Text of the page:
Minutes storm civil service boss had pledged to record meetings
The civil service chief who told an inquiry that some Stormont meetings weren't minuted in order to frustrate Freedom of Information requests had previously said he would ensure notes were taken of all engagements with ministers.
The head of Northern Ireland's civil service, David Sterling, told the Renewable Heat Incentive (RHI) public inquiry at Stormont on Tuesday that some meetings were not minuted because it was "safer" not to have a record which might be released later.
said the two main parties at Stormont had been sensitive to criticism.
It has since emerged that during a finance committee hearing dealing with the National Asset Management Agency (Nama) portfolio in October 2015, Mr Sterling - who was the permanent secretary of the Department of Finance and Personnel at the time - was asked why his department did not have a record of a meeting, while Nama did.
"Obviously, it is up to Nama to take whatever notes it sees fit," he told MLAs.
"This whole process has identified that we probably need to be more consistent in our approach to taking notes of meetings.
"I actually agreed with the minister recently that we will ensure that notes are taken of all meetings, simply recording who attended, what was discussed and what was agreed."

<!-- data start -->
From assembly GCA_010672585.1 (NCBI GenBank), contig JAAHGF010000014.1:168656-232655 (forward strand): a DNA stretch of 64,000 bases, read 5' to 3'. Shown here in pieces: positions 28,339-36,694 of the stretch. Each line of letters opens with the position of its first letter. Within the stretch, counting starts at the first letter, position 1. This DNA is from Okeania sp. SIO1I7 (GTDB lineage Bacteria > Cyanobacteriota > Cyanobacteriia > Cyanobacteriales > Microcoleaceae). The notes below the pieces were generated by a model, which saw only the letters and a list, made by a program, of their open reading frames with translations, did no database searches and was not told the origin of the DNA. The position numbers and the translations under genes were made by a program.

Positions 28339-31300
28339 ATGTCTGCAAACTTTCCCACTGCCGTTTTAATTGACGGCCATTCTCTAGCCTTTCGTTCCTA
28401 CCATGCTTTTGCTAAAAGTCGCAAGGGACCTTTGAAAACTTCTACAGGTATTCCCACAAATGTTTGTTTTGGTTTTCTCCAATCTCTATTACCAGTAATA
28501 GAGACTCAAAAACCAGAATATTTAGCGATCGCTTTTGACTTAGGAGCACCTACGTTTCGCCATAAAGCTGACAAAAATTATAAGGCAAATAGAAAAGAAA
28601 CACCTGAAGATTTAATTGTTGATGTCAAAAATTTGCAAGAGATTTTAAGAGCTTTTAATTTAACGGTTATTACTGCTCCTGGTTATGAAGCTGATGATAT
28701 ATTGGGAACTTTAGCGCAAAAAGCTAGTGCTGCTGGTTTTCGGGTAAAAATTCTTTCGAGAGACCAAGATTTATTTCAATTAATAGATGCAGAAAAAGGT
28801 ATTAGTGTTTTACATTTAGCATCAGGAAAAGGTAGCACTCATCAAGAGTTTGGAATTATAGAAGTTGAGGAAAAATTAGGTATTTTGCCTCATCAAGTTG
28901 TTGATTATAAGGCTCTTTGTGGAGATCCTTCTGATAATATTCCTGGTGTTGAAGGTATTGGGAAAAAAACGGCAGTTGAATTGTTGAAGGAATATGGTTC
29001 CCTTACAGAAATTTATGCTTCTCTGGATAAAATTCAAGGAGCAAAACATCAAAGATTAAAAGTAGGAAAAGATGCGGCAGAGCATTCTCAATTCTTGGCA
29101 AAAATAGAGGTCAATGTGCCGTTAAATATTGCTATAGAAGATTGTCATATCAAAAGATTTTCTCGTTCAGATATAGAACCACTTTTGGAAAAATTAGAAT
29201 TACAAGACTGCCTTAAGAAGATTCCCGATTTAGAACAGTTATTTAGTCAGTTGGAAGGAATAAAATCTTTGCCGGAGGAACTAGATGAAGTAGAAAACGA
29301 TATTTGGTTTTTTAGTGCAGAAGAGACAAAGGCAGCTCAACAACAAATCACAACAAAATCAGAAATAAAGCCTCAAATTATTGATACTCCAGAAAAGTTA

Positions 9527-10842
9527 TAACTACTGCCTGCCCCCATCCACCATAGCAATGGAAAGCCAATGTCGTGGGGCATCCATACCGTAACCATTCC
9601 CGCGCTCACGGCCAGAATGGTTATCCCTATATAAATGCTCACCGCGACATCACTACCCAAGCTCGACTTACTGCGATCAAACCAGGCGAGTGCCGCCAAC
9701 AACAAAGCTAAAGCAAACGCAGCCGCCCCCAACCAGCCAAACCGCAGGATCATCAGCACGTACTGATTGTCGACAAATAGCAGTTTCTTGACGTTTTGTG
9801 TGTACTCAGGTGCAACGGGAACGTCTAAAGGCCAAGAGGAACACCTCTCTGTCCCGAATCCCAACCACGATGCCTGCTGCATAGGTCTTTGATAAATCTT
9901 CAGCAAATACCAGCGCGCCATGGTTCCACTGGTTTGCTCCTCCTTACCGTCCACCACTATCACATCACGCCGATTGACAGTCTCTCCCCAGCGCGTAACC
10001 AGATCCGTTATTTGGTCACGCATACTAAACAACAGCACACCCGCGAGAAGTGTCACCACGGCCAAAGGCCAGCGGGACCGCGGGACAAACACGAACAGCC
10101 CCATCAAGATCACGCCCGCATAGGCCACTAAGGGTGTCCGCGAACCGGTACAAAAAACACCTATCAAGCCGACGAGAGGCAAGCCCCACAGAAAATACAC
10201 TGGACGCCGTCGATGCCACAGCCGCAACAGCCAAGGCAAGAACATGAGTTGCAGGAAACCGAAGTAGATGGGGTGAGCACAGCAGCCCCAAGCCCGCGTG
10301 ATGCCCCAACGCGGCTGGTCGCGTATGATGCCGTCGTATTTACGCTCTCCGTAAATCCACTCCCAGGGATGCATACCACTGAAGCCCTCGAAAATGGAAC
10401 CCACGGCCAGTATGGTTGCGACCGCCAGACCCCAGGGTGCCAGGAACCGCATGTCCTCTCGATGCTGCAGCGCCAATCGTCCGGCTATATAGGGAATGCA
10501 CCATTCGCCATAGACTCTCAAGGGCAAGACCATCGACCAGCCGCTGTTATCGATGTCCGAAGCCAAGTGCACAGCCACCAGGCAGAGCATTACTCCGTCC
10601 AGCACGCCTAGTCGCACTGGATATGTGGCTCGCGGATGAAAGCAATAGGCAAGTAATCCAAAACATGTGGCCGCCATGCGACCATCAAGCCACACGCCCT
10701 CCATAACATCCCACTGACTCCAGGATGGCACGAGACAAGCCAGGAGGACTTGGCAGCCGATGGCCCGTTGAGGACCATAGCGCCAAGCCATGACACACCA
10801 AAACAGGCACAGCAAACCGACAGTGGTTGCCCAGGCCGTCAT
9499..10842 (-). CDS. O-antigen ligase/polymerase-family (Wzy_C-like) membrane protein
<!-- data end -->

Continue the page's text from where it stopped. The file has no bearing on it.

At an RHI inquiry hearing on Tuesday, Mr Sterling described it as a "feature" of government in Northern Ireland that minutes would not always be made in case they were later brought into the public domain.
"It is a feature of devolved administration here where there have been two main parties that have been sensitive to criticism," he told the inquiry.
"And in that context as senior civil service we got into the habit of not recording all meetings on the basis it is safer sometimes not to have a record which may be released under freedom of information that shows that things that might have been unpopular were being considered." Meanwhile, former finance minister Mairtin O Muilleoir rejected Mr Sterling's implication Sinn Fein was involved in any cover-up of internal political business, saying it was "claptrap".
"When I was there we conducted our business in a transparent manner," he told BBC NI's Stephen Nolan show.
"We discharged our responsibilities in a proper manner, in an open manner and that is our commitment."
Asked if anyone from within Sinn Fein instructed minutes not be made, he said: "Most definitely not, at no point did we ever tell a civil servant not to minute a meeting."
The Executive Office has not commented.
The DUP has said it would be inappropriate to comment on matters arising from the RHI Inquiry as its members are to appear in front of it later in the year.